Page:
1947 Domaine du Viking Vouvray - IPO Trade Tasting. After tasting through and thoroughly enjoying Lionel Gauthier's off-dry and sweet wines from the 2002 and 2005 vintages, the woman whose name I have forgotten but who also makes and lives these wines asked me in her beautifully accented English "Would you like to taste something a bit older?" Yes, yes I would. She pulled a bottle from under the table, a bottle of chestnut honey colored wine. The label said 1947 but there was no other identifying information regarding the designation. She said it was most probably sec-tendre (the name "Viking" is new, only since the late '80s). Whatever it was, it was stunning. Still very fresh and alive, even though there were some sherry notes mixed in with the petrol, tar, caramel, and honey. This was an amazing experience, and clearly speaks to the value of a well regulated cellar. Inspiring.

I wonder...does my wine fridge have the right humidity to perform this kind of alchemy on a bottle of the newly released 2005 Sec Tendre? Is it better to simply purchase an old bottle like this, as opposed to risking the time, space, and money attempting this at home?


David McDuff said...

Not to be morbid, Neil, but if you're looking to keep a bottle of 2005 for sixty years, I think death might be a greater risk than space and money. Twenty years or so, on the other hand, could be well worth the investment and far less painful than anteing up for a library released 1947.

peter said...

But an un-humidified fridge is a very dry environment. I'd be wary of long-term aging in there; better to find someone with a damp cellar and stash your treasures safely.

Anonymous said...

Oh man...I would have loved to taste that 1947!

I'm of the opinion that you should buy older bottles that are in excellent condition/prov. when the opportunity presents itself.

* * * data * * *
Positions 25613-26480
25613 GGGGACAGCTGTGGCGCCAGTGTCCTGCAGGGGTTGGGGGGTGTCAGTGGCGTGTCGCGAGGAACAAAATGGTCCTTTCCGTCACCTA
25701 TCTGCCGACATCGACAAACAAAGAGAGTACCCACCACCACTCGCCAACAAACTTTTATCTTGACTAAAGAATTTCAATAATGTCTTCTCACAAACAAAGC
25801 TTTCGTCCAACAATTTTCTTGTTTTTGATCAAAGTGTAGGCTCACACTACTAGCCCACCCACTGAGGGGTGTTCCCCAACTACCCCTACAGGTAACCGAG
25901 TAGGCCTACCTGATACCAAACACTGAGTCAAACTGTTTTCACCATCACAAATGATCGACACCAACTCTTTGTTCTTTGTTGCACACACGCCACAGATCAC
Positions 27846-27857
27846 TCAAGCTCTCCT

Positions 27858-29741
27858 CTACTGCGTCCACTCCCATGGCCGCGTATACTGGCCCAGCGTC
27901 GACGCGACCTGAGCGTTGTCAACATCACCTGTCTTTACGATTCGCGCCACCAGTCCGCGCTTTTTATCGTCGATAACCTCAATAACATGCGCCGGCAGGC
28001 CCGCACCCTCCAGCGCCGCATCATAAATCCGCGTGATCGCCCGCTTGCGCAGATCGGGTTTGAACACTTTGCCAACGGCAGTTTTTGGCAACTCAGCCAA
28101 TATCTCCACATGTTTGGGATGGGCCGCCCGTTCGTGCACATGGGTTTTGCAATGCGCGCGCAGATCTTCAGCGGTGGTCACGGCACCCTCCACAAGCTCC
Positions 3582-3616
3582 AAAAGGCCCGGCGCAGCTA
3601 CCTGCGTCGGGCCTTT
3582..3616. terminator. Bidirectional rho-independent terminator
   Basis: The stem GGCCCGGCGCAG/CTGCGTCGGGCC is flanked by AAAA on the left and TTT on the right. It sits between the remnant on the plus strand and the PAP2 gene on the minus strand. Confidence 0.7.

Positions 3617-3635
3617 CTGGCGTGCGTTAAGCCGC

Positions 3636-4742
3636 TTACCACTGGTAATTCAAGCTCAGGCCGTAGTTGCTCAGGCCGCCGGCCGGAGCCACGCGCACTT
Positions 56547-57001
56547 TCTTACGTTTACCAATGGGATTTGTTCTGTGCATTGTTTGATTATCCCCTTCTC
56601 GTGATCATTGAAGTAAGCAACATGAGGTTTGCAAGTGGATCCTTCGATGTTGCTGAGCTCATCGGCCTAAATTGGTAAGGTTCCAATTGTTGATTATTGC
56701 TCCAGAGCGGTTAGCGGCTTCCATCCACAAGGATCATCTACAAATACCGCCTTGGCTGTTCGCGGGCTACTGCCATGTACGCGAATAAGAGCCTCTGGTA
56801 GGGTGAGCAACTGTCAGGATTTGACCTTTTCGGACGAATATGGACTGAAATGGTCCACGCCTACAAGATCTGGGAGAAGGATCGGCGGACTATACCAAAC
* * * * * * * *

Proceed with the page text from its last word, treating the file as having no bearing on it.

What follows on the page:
Brooklynguy said...

you don't think i'm gonna make it to 96 David? let me tell you something: i eat nothing out of cans, only fresh organic stuff. i exercise, don't smoke, and i'm lowering my caloric intake now too - best way to live longer. so there :)

i'm not even sure if my fridge is humidified. its a eurocave but i don't think it is. thanks for mentioning this peter, i've been meaning to look into this.

hey jack - what's your method for evaluating the condition/providence of a bottle?

Joe said...

Hi Neil - (1) I am amazed at that Marginale price - are you sure Deetrane's activities lead to proper wines? (2) what do you mean "lacking in dimension"? I'm just curious - I see you weren't impressed, but I am not sure what you didn't like about it? Lacking acidity, complexity I guess? The reason for my interest - I'm sitting on an '03 that I was planning to bring to a tasting this week...

Brooklynguy said...

hi joe - people don't think highly of wines like this on Wine Commune. it's more of an Opus One, Veuve Clicquot kind of auction site. And maybe the wine just wasn't that good to the owner when he sold it. the wine is definitely not off in any way. by lack of dimension i mean that it's kind of one note - tobacco/earth and that's it. lacking complexity. i have a couple of the 03s also, and my guess is (only a guess) that they'll need more time before drinking. maybe if you decant a few hours ahead?

Joe said...

Hi Neil. Sounds like a neat place to troll for gems (nothing like it here) - I was just curious given some of your Deetrane stories :)
Interesting - we will definitely decant these early - the team usually decants 1hr+ before we start, and taste through the night so we should see its evolution (or lack thereof?). FYI - I enjoyed a bottle of the '03 with Marcus in the fall. Cheers!

RougeAndBlanc said...

I tasted an '89 Pinon Vouvray Moelleux 1er Trie at the wine attack. Although not quite the same as the Viking Vouvray (based on your review), it is still mind blowing stuff at this time. Francois told me that it will be awesome in 10-20 years. Try one and see what you think.
BTW, what do you think the retail price of '47 Viking be?

Brooklynguy said...

andrew - they're not selling the '47 retail. it was just something she brought to the tasting.